This will be the most complicated portion of the infrastructural development for Fairhills Village, as the duties of bulk services provision will have to be shared between private investment corporations, local municipal government, Fairtrade and various national government departments.
Electricity is already on site, with all irrigation being handled with ESKOM powered pumps. Thus, what is required is for ESKOM to connect the site and units to the national grid. It is advised that the Department of minerals and Energy in conjunction with ESKOM provide rebates for the provision of solar water heaters in accordance with their mandate to reduce energy consumption. Solar panels will then be built into each housing-unit’s overall design.
Street lighting will be provided in Fairhills Village, firstly, to reduce individual dependence and therefore electricity expenditure for outdoor lighting and secondly, for security and pedestrian purposes. It is simply dangerous to keep the community in the dark after sunset. A likely supplier would be Beka Lighting.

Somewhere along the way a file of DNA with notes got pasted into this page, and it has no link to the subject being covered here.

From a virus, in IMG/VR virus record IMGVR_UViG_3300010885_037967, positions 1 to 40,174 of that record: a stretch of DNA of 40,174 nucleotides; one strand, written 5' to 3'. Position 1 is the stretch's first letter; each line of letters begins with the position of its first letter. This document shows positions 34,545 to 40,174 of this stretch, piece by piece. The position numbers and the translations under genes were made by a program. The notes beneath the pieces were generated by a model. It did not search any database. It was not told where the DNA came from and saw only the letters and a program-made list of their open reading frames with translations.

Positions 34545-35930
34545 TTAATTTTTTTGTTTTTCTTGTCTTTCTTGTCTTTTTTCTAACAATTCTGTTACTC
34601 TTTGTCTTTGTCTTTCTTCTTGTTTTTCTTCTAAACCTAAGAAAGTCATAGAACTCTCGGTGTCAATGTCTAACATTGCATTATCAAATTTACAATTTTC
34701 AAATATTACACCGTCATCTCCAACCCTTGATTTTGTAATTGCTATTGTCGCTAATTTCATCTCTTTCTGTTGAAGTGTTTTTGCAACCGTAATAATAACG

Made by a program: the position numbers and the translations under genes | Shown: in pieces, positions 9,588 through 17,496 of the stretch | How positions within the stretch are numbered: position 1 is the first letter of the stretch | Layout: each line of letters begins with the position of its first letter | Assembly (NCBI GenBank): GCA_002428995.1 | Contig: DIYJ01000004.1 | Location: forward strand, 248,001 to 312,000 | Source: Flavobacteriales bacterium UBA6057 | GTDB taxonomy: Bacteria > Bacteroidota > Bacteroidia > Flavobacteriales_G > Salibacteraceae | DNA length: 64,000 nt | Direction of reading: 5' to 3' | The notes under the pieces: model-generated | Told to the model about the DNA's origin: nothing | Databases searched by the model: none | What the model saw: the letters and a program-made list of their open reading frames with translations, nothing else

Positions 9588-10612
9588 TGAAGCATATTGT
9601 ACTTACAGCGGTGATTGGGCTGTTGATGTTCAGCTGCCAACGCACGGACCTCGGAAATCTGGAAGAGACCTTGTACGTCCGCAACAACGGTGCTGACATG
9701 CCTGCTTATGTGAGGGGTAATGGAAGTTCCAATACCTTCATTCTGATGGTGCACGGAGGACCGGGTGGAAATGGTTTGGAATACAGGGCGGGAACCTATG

Streets would systematically be hard-surfaced (tarred or bricked), from the centre of the village outwards towards the residential streets. This is required to keep roads in good condition during very wet winter months and subsequent pothole formation and keep the community from being subjected to excessive dust in summer, negatively impacting sinusitis and asthma sufferers. Also, winter months can become particularly muddy and having the community walk to homes through giant puddles and slippery, muddy roadways is not advisable. Ideally, this project will be carried out in conjunction with the local municipality and the Department of Housing.